From the age of 17 I have been running to keep healthy. It is normal for me to do, on average, four miles a day five times a week. It is also normal for me to do zero miles a day seven times a week. My mileage has always been a direct reflection of both my work status and the weather. If I am home and it is nice, I’ll head out for a jog.
At my peak performance, I could routinely complete 13-mile jogs at a pretty good clip, always on my way to that half-marathon goal. I have, however, never actually entered a half marathon. I have not run a race since 7th-grade track and field when I would be physically sick every time I stepped up to the start line. But training like a racer is a great motivator for me even if I never pin a number to my running shirt.
Currently, my fake-half-marathon training is being replaced by long walks pushing a stroller to get my baby to sleep, short sprints to catch my two-year-old as she breaks free of my hand in a busy parking lot, and scrambles over playground equipment to maintain relevance with my four-year-old. It’s been months since I stepped into my running shoes. But lately it feels like everyone around me is talking about the Lake Whatcom Triathlon, which is being held for the first time this year, and I was inspired. Plus, I am always home now. And the weather is starting to improve. So I started running again a few days ago.
Ouch. I only got halfway into what was meant to be a relaxed mile jog followed by a brisk mile walk home. I am not at peak performance. I am also nowhere near 17. I am 37. I think my training is going to be a little different these days and I wonder if there are ways I could be more careful with and kind to my body.
Who better to talk to about protecting your body during training than an avid swimmer/cyclist/runner? I called up Marc Blake, the lead organizer of the Lake Whatcom Triathlon, which he was motivated to start due to the popularity of the Lake Padden Triathlon, the absence of any Olympic-distance event of its kind in our area and, mostly, his love of organizing a community. I think we can all agree that a guy who spends time not only competing in, but organizing Olympic-distance triathlons is an accomplished athlete.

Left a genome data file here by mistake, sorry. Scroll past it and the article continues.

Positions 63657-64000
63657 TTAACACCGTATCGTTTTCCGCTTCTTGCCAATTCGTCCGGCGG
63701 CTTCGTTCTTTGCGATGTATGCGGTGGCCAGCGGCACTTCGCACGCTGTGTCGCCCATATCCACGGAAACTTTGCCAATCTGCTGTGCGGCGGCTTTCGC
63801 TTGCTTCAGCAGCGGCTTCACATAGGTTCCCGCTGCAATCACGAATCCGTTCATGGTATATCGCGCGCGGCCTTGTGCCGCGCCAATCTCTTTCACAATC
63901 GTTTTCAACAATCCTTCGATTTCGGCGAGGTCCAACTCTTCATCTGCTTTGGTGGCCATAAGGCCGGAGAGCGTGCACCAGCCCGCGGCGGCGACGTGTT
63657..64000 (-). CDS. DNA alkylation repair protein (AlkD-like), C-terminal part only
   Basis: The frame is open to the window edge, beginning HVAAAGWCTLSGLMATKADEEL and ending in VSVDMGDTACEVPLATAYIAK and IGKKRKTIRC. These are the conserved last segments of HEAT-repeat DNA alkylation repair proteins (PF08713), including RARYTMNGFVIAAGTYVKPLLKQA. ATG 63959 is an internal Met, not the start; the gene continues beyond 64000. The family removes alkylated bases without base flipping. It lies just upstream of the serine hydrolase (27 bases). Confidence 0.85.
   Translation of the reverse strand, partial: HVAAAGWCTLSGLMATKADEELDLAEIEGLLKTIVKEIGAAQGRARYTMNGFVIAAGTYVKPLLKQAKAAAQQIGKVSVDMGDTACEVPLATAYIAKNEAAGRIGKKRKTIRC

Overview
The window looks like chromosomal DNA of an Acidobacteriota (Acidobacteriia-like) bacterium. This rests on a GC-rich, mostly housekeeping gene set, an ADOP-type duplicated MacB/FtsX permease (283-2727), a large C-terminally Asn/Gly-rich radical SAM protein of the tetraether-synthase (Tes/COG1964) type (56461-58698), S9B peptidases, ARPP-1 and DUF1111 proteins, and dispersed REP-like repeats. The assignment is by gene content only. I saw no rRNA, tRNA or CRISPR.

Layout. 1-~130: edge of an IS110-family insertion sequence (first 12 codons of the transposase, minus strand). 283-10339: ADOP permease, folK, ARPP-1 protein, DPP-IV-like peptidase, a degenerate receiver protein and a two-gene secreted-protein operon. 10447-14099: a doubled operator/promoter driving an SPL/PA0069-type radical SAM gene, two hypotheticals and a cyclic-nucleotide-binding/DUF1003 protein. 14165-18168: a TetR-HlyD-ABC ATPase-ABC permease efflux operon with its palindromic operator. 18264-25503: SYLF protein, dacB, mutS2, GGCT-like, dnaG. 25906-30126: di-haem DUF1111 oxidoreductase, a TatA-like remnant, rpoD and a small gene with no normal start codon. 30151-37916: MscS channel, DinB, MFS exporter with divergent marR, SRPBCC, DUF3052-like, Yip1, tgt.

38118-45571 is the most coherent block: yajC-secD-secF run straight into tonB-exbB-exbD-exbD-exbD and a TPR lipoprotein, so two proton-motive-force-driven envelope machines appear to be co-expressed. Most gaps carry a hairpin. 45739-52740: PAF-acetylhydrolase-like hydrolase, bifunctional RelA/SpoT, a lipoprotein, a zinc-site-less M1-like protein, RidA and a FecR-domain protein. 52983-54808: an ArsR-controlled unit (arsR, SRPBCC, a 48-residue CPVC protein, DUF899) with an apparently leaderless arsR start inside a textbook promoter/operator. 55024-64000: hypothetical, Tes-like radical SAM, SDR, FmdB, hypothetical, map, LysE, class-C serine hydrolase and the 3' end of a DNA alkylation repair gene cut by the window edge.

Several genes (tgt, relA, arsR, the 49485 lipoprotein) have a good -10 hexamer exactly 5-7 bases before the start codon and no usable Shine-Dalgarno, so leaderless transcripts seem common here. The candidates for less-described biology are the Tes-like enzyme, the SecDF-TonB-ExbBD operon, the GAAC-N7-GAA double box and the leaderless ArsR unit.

So I asked Marc what he does to keep his body safe and strong for intense training and competing. Turns out, he’s also self-deprecating. “I’m an older athlete now and recovery is important to be able to train for the next event,” he tells me. In addition to plenty of rest, he explains that most competitors will seek out recuperative therapies. Many of Whatcom County’s athletic set turn to restorative therapies at Still Life Massage and Float to aid in race recuperation.
A sponsor of the Lake Whatcom Triathlon, Still Life’s owners Shannon and Tim Fuller are fully rooted to the community’s wellness. Their livelihood is inextricably linked to the physical activity of our community. They want to help you exercise healthier, longer and with confidence. Whether you need simple relaxation, a meditative float or a vigorous massage to aid injury treatment, Still Life has the highly trained, skilled staff to help you. “We are 90 percent medical massage,” Shannon tells me.
This is the draw for an athlete like Nick Kelly, a competitive paddler, who frequents the clinic as a “pre and post-race thing.” He tells me that often after a race it can feel like he’s been beaten up—there are just so many parts at work. For Nick, Still Life “speeds the healing.”
But Shannon and Tim want to be clear about something. Still Life Massage and Float is not only for triathletes and marathoners recuperating from an event. They help people like me too. Shannon is quick to tell me that many of her clients come from the popular Love to Move Studioz, which offers Zumba, yoga, Pound, belly dancing and personal training to teens and septuagenarians alike. “We work them out and they relax them,” says owner and personal trainer Alicia Kennemer, who is a regular for both massage and float treatment at Still Life. There is a reciprocity from these area businesses. They fuel each other. And their missions are remarkably similar — “To work our bodies in an intuitive and focused way,” as Alicia puts it.
And as this “older athlete” sees it, there is no excuse for not lacing up those running shoes today. A little discomfort in the name of health and wellbeing can easily be fixed with a restorative session at Still Life.
Still Life Massage and Float
19 Bellwether Way #101